Someone gave us steak as a gift once; they left it in the fridge with a thank you note.
More, they’d gone to the place we use to buy meat – we are very much into rare breeds and food provenance.
It was really touching.
Your son and his family are really, really fortunate that his mom, his dad and dad’s new wife all get along that well.
That’s all I wanted to say, really.
I understand what the writer meant, but I too would not give cash. A friend was hosting another friend and I overnight to attend a class reunion. I handed the host my thank you card with a pre-purchased gift card I brought with me. I handed it to her after hugging her good-bye. She did send an email saying how much she enjoyed my company and that the gift card was to one of her favorite stores.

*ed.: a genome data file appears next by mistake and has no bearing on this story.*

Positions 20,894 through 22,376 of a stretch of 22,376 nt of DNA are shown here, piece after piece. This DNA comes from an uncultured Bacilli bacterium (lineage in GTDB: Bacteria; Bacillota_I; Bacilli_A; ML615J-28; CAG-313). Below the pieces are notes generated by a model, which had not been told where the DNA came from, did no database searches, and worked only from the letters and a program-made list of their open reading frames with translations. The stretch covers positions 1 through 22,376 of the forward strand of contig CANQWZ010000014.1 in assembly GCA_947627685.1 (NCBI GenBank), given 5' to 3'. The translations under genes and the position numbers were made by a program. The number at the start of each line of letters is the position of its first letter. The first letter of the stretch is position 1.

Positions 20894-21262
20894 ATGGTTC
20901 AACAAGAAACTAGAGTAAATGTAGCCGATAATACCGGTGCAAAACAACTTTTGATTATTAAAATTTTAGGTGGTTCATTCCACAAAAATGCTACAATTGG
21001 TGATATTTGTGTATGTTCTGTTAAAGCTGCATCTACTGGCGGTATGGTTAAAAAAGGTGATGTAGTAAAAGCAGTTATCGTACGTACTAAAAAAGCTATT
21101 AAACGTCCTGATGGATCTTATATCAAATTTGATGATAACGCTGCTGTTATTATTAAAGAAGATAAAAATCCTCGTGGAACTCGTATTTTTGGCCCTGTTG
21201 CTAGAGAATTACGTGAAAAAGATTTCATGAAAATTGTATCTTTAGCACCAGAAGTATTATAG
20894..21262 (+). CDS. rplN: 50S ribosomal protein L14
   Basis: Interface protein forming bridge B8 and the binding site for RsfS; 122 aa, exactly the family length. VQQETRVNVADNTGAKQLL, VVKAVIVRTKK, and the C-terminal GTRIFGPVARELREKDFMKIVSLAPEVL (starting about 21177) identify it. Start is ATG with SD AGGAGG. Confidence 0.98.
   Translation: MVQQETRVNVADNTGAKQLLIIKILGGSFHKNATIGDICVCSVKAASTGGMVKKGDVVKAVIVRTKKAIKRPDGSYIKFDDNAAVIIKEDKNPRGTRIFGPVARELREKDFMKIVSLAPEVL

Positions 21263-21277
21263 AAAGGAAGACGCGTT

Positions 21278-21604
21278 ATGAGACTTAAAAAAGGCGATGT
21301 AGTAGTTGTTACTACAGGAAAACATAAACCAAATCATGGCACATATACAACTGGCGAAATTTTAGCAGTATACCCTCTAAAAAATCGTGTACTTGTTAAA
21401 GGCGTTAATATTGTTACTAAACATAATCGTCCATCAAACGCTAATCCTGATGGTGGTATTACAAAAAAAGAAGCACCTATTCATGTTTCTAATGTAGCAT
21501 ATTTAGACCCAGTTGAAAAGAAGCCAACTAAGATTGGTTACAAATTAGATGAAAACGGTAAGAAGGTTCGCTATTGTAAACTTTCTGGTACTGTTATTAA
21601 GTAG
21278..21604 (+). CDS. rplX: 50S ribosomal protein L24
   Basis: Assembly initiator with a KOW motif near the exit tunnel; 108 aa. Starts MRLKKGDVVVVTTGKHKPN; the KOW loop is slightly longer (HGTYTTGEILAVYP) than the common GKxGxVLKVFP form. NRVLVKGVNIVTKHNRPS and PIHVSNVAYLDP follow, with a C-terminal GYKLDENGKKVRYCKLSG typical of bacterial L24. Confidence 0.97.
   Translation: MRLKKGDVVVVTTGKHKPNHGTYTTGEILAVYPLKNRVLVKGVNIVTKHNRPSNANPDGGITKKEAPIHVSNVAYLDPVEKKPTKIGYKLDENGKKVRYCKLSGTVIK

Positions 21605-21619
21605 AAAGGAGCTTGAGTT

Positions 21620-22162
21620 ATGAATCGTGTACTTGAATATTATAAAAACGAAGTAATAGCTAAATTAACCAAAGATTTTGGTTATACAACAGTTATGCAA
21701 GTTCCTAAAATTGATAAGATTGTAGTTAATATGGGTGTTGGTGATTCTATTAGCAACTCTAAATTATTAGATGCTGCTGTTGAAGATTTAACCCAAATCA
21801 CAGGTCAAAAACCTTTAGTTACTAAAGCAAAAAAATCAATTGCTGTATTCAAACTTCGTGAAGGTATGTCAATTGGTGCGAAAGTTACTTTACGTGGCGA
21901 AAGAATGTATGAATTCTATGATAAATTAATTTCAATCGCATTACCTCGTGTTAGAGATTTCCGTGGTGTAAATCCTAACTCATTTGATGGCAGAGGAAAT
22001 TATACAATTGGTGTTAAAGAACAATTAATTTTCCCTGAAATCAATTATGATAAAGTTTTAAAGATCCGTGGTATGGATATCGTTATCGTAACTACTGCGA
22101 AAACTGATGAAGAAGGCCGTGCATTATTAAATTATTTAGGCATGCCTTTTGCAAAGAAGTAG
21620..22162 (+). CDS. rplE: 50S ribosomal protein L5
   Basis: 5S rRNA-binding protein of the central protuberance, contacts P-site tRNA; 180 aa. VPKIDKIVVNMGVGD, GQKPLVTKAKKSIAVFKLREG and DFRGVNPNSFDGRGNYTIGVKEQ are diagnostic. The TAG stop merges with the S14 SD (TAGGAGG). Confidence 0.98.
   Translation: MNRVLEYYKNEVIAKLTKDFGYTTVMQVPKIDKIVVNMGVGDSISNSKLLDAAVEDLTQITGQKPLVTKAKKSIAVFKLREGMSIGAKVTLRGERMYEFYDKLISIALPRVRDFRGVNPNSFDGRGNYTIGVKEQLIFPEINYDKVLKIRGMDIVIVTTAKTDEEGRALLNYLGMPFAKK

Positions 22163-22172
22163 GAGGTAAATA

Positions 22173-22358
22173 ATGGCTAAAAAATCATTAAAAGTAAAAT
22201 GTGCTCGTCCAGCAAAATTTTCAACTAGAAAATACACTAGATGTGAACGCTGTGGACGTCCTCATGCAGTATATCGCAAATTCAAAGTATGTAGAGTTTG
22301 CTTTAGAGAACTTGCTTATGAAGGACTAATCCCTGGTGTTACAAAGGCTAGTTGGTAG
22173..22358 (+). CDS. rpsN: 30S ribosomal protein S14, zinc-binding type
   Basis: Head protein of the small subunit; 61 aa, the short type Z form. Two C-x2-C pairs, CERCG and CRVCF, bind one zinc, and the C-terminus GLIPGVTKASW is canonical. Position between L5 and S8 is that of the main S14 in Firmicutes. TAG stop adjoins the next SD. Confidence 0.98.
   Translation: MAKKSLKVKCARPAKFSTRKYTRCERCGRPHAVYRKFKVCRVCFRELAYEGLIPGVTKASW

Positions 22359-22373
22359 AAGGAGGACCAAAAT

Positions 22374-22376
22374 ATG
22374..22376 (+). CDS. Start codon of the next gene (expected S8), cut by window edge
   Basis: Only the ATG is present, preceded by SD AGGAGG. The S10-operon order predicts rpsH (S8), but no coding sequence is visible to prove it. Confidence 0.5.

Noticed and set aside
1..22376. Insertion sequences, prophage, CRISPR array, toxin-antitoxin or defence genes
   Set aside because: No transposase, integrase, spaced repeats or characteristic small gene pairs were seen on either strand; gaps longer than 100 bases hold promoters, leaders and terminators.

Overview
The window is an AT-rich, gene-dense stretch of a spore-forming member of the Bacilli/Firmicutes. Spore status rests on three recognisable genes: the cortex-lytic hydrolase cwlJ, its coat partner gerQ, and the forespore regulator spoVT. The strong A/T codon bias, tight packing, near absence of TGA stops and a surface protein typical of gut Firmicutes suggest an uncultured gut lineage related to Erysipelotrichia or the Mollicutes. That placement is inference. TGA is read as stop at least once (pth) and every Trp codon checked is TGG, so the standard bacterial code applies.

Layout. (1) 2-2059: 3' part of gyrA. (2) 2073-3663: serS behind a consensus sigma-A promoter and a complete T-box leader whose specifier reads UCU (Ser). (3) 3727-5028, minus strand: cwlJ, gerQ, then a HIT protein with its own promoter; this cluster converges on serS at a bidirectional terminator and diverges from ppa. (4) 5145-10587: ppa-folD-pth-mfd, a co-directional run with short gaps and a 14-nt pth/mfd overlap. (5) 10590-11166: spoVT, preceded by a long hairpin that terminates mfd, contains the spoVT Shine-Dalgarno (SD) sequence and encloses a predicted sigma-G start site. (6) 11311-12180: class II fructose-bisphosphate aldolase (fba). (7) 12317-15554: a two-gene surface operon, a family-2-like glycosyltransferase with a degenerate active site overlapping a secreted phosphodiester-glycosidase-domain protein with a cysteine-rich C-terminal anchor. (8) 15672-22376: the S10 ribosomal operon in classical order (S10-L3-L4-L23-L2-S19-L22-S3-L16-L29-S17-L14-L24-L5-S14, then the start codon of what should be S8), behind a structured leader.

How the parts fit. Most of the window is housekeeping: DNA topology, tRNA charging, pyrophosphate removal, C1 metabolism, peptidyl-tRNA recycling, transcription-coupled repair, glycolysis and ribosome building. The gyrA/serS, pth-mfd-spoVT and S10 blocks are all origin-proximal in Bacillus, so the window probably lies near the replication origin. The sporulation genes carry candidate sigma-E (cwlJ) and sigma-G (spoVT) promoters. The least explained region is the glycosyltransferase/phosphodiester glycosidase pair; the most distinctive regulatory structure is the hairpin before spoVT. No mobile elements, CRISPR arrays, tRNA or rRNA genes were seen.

Pretty much what everyone else said. The way to express appreciation is to be a good guest, as Admin said, pitch in and make sure that everything stays neat and tidy among the 4 of you. It would have been good if you and your son planned ahead of time to take them out for dinner, or for lunch if dinner for a group wasn’t in your budget. That’s what we always do when we are traveling and stay with friends or relatives. It’s a nice way to show appreciation, especially if it is family and no gift is expected. A follow up note is always appreciated.
As an ex-wife, I can only imagine that a gift of cash from you may have been exceedingly awkward, confusing and insulting and one that the hosts would not want to mention again. Drop it.
You could tell a little white lie and say “we bought a card for you just to say thanks for the lovely time and gracious hospitality, but we can’t find it anywhere! I’m so upset we lost your card!” Which leaves the door open for them to say….”Oh no dear, someone left it on the table! We got it just fine!”
Most gift vouchers are really just the same as cash, unless it’s for a specific store or service that’s really meaningful – an art shop for a keen artist, or gardening vouchers, book tokens etc. Usually when well off people do something nice for you, you give them a pot of jam.